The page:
BRAWLEY — The first few days of retirement have been rather uneventful for Deborah Owen.
After 25 years of service with the county District Attorney’s Office, Owen retired on Dec. 30 as assistant district attorney.
Part of that lull in activity is due to the restrictions COVID-19 has placed on much of everyday life, greatly limiting Owen’s desire to travel with her family and volunteer at her church more often.
And as much as Owen’s departure was prompted by an early retirement program offered by the county of Imperial, the pandemic had played no small part in her decision.
“It just made me look at what’s important in life,” she said on Saturday, Jan. 2. “My faith and my family are the most important things to me.”
The People’s Advocate
The Brawley native started her tenure with the DA’s Office on Nov. 3, 1995, as a prosecutor, and considered her employment a privilege.
“I loved the job,” Owen said. “It’s fun being a prosecutor. It’s rewarding, it’s fulfilling and it’s fun to go to court.”
Though Owen said she was aware at a young age that she wanted to pursue a legal career, it wasn’t until her time at Arizona State University College of Law that she discovered an interest in the oral advocacy that criminal law attorneys practiced in the courtroom.
Following law school, Owen’s first stint handling criminal matters came as a deputy public defender with the Clark County Public Defender’s Office in Las Vegas, where she lived in the early 1990s.
She readily admits she had no intention of returning to the Valley once she had initially left to study political science at the University of California, Los Angeles. Owen decided to return after rekindling a relationship with a former classmate, Jimmy Abatti, who she had dated while at Brawley Union High School and married in 1995.
“It was easier for me to move here than to move farmland to Las Vegas,” Owen said.
She was one of DA Gilbert Otero’s initial hires shortly after he was elected to his first term in office in 1994. He said he would’ve hired her earlier than he did but was prevented from doing so by a federal consent decree that pushed the agency to hire more minorities.
Owen was an ideal recruit for the agency, Otero said, considering her longstanding ties to the Valley, as opposed to another of his first hires that left for an opportunity elsewhere within a few years, as expected.
“She shared my vision for the office,” Otero said on Monday, Jan. 4. “She saw the long-term positive things we can do as prosecutors.”
Indeed, Owen counts helping recruit talented attorneys and assisting in the further development of their courtroom skills as one of the highlights of her tenure with the DA’s Office.
“That’s been a joy even though they leave and go to other places,” she said. “That’s been a frustration.”
Otero said he hopes to fill the assistant DA position as quick as possible to maintain continuity at the agency, preferably with an existing employee who has the requisite experience.
The available pool of talented in-house attorneys is one reason Owen did not express much concern about any potential negative impact her absence may cause in the short term.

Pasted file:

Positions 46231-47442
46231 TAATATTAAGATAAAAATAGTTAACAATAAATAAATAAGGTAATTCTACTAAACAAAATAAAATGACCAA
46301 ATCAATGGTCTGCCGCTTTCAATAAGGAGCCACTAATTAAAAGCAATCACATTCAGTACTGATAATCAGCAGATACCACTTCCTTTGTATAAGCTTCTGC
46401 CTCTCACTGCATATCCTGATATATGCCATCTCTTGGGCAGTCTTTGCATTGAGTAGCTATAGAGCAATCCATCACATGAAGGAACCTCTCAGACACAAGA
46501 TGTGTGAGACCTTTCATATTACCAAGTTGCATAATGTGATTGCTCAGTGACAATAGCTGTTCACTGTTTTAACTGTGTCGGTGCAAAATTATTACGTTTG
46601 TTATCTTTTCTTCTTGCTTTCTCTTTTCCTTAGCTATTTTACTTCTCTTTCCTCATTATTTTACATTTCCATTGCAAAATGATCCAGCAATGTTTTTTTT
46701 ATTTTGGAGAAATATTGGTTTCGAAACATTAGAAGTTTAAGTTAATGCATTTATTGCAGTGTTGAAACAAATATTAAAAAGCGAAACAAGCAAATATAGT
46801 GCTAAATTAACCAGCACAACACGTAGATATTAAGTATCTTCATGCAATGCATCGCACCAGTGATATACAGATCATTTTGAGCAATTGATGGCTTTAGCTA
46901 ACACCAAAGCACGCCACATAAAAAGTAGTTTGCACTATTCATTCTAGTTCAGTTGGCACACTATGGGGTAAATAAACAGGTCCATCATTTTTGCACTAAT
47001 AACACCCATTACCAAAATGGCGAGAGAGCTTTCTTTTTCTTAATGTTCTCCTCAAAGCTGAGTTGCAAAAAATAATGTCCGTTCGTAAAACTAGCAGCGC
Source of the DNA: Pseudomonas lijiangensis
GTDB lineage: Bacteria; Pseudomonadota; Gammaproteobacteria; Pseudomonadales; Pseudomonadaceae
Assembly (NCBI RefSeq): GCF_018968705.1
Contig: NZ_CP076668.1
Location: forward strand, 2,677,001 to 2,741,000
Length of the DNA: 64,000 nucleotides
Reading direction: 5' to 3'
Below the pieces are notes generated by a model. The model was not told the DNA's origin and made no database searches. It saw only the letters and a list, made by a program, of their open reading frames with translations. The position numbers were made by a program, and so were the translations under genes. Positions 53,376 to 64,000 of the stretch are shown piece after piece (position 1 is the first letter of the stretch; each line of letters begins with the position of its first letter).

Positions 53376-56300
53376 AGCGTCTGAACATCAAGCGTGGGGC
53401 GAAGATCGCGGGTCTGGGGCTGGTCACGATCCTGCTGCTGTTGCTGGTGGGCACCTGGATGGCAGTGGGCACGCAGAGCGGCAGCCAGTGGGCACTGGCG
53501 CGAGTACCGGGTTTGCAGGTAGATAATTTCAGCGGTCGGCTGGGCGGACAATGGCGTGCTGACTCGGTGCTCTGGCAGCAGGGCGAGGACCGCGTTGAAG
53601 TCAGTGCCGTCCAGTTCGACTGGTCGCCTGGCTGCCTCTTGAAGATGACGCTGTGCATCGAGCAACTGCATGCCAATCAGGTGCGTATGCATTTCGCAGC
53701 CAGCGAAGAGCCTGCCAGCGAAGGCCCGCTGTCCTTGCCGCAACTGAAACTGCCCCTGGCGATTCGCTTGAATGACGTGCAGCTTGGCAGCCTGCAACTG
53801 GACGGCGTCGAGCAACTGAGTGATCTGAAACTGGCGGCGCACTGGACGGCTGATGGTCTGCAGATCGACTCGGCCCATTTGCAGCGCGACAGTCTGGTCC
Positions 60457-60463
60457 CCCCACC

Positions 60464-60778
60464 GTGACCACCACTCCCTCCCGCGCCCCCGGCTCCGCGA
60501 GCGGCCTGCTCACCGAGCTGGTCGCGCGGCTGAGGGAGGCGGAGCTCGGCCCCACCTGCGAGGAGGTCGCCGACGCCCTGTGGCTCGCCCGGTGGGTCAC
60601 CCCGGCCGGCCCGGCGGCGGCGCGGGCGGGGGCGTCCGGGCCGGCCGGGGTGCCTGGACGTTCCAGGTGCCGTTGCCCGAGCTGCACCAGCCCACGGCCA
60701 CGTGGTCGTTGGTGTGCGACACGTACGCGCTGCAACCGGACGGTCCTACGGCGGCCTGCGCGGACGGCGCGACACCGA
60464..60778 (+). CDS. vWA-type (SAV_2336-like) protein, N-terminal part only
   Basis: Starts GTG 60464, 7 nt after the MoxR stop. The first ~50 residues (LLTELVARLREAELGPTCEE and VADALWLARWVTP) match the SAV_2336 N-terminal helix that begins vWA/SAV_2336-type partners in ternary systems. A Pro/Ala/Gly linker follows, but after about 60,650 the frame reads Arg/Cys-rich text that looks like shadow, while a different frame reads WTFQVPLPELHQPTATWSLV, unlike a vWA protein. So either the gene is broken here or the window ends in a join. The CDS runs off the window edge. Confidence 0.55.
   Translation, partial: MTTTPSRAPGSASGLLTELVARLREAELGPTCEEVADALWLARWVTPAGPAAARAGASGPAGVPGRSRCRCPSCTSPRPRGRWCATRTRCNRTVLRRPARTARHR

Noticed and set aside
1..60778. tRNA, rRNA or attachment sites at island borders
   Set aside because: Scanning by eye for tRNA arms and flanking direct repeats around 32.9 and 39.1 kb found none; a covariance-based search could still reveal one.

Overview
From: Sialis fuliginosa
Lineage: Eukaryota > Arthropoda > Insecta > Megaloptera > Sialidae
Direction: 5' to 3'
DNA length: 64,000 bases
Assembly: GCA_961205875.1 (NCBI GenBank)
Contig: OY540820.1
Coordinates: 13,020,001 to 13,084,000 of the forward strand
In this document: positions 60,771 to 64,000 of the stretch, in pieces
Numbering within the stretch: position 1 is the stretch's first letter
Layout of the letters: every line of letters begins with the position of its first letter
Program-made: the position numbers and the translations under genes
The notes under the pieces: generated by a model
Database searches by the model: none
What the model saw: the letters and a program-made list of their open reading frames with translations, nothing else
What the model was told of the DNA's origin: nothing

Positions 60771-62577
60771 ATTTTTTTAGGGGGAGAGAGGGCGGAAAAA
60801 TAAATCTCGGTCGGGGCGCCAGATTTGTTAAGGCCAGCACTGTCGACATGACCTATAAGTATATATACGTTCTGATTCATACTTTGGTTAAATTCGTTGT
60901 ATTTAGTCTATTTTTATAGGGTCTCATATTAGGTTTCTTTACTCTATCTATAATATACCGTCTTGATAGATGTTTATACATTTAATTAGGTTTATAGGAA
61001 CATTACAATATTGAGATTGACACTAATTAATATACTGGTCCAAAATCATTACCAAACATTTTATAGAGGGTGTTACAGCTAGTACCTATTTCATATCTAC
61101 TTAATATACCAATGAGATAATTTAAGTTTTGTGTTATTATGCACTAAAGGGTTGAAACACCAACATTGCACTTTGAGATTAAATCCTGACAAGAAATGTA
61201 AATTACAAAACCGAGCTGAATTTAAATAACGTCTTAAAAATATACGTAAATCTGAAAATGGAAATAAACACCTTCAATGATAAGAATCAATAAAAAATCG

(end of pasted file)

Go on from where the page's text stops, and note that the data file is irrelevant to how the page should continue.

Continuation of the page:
“I’m very confident that there are people in the office that can take my place without missing a beat,” she said.
Aside from having observed a greater number of women enter the legal profession, Owen’s tenure with the DA’s Office also coincided with the enactment of California’s “three strikes” law, as well as latter legislative reforms that were less punitive on criminal defendants.
“Some changes I agree with, some I don’t,” she said.
A strong advocate of victims’ rights, Owen was instrumental in establishing the Victim Witness Assistance Program as a division within the agency, where it has grown from two to eight advocates and employs a full-time director. The program had previously been a component of the county Probation Department.
Once COVID-related restrictions are lifted and in-person classroom instruction resumes, Owen has plans to volunteer for the DA’s Office’s Project LEAD (Legal Enrichment and Decision-Making) program. It is aimed at local fifth-graders and provides them insight into the criminal justice system, and positive influences to help counter at-risk behavior.
“I think it really engages kids in a positive way that gets them to think about things critically,” she said. “It creates a portrayal of the criminal justice system that is especially needed right now.”
And as much satisfaction that Owen said she has gotten for helping deputy DA’s develop as leaders, a highlight of her tenure came in 2014, when she was able to secure the services of Ginger, the courthouse comfort dog.
“I feel responsible for bringing the most popular staff member to the DA’s Office,” she said.
She also said that she plans to keep her attorney’s license current so that she can lend her legal services to the DA’s Office if the need arises. Besides potentially performing such volunteer work for the agency, Owen indicated she doesn’t have any plans to work.
Owen’s Lasting Legacy
For the moment, a list of accomplishments and accolades that Owen has amassed through the years remains on the agency’s website.
Some of those achievements include supervising the office’s Special Prosecutions Unit, the Misdemeanor Trial Unit, and the Felony Trial Team. She was also instrumental in establishing the Imperial County Family Justice Center, which focuses on providing coordinated services to local individuals who have experienced family violence.
The establishment of a countywide protocol for the investigation and prosecution of sexual assault, child abuse, and domestic violence cases is largely owed to Owen’s efforts, as well.
Owen also has the distinction of being the first individual from the DA’s Office to be seated as a board member of the California District Attorneys Association, Otero said. Her statewide colleagues’ nomination for her to join the board came in recognition of her distinguished career.